Single (Again) In A New City And Enjoying It

A woman writes why you should enjoy your me time, when out in a new city on your own.

A woman writes on why you should enjoy your me time, when out in a new city on your own.

I love to rant, especially when I find myself in a new city. I stayed at home only till my 12th standard results were out, and have been moving around different places for study and work. And the escapades have never eluded me. While most new cities brought with them the company of roommates, boyfriend(s), husband; it is in Bangalore that I find myself truly single, again.

A new job brought me into the IT capital of India for the first time. Living out of a suitcase was not a new affair for me, in fact, I considered myself a veteran in this field. But initially, fear hounded me, as I left the comfort zone of my home after a gap of around 4 years. Would my child throw too many tantrums, and make life difficult for her father and grandparents? Did I still have it in me to survive alone in a totally new place? Would the risk I took, be worth it?

Nudging all these apprehensions aside, I tried to focus on the bigger picture (with help from my guardian angels, read friends and family). My takeaways:

  • Kids mostly have no recollection of memories past a certain age, so if my kid and I survived this, she wasn’t likely to make me feel guilty about leaving her.
  • Bangalore was teeming with friends and acquaintances, some much cherished ones. So I took this opportunity to double up this work trip as a means of meeting few people after a gap of almost 14 years. I consider myself a gregariously social being, and these rendezvous were like adrenaline shots (or Botox if you will). Going back and mulling on old days is never passé.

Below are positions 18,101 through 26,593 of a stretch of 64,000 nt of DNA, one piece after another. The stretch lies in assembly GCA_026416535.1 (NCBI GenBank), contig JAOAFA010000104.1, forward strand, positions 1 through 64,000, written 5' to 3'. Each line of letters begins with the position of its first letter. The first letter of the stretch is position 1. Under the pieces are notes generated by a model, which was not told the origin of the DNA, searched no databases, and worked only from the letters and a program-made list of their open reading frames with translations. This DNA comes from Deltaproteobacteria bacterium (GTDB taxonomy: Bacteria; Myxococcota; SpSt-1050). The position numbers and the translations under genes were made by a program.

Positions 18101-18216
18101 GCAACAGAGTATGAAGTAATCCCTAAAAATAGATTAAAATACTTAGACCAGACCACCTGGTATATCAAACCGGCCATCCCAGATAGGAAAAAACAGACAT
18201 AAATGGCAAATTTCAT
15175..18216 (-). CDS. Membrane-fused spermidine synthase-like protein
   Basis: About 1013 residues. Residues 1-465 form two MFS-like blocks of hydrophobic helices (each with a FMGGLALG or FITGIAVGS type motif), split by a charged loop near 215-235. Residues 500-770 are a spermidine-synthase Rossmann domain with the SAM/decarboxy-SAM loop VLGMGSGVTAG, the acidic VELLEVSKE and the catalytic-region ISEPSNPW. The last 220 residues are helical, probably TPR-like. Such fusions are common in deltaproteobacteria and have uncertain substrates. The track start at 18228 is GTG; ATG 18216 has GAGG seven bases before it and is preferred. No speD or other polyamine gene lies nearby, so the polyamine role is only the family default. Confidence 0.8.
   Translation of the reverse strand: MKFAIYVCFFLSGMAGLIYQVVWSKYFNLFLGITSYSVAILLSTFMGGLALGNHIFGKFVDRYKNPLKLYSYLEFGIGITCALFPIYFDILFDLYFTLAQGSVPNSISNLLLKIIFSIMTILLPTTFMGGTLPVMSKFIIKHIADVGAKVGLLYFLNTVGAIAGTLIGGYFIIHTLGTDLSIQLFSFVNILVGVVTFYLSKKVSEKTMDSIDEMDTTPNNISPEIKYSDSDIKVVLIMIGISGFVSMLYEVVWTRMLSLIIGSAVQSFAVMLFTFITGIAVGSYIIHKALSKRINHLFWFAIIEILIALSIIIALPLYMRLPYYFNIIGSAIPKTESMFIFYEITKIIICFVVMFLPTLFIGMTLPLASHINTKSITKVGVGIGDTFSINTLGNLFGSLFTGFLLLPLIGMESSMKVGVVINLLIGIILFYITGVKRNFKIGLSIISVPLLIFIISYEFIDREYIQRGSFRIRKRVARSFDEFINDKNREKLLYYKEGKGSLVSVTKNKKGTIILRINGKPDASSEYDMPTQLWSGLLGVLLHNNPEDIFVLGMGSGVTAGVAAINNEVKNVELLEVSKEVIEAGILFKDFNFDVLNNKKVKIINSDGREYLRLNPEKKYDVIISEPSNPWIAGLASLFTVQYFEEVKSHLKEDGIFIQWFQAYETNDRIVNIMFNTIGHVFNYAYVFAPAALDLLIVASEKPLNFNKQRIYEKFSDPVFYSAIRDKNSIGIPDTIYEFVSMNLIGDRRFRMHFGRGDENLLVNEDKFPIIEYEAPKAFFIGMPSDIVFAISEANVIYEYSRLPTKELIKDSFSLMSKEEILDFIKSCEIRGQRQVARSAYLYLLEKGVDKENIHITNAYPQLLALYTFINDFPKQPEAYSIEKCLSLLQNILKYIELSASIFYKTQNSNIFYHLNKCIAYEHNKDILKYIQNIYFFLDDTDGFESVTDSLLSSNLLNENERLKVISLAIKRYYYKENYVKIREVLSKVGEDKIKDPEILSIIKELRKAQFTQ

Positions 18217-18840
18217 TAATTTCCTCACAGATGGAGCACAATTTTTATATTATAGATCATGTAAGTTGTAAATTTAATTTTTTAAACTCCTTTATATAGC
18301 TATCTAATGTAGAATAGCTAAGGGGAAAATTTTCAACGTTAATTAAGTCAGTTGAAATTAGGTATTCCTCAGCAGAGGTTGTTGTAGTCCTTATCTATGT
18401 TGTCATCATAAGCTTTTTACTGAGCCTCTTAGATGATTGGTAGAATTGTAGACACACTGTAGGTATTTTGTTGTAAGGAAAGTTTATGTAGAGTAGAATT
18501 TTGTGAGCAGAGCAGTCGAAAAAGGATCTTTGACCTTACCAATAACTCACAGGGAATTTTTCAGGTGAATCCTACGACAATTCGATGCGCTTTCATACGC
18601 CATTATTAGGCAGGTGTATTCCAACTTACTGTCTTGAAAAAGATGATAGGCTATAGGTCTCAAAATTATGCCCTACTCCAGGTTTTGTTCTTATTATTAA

• I had a surplus of free time, so much that at time I longed for some chores (I can see raised eyebrows!). Everything was provided for in the apartment where I lived, from housekeeping to meals, so practically, I didn’t have to move a finger. Although I love to keep my home neat and cook meals and do so with utmost regularity, this was like winning a lottery!
  • Total focus at work. We cannot help but worry if children fall ill, or think about providing for the needs of our home and hearth. So it becomes doubly demanding when we are faced with a pressing timeline. Working extra hours takes its toll on work-life balance. In these two months I enjoyed the liberty of being absorbed completely in what I was doing.
  • Opportunity to explore a new city and understand its culture. What you hear about a place is true only as long as you experience it. I visited different parts of the city, used different modes of transport, experienced different weather conditions, and got an overall perspective of what it would be like to live in this place, its challenges and advantages alike.
  • Plenty of ME time ;to get dressed and decide on what to wear, to ogle at shop windows incessantly, eat alone at a restaurant, watch the night show with cousins and friends, revel in being all grown up and independent.

So if an opportunity to travel alone to a new city presents itself, do not be scared; assess if the trip would be a value add in your life and career, then work on the logistics – make sure the family is taken care of, ensure you have a safe and comfortable place to live, work out your commute, keep emergency contacts of friends you can reach ready at your disposal, make a list of knowledge or skills you wish to acquire in this duration, and another of long lost friends you want to catch up with – and finally, let your hair down and enjoy this time!

Young woman traveler image via Shuterstock


About the Author

Aruna Chakraborty

I love literature, studied engineering, and work as a Statistical Programmer in the Pharma domain. I love talking, and writing is a means of sharing my observations about the mundane. My motto - Truth, however bitter ... read more...

5 Posts | 56,267 Views

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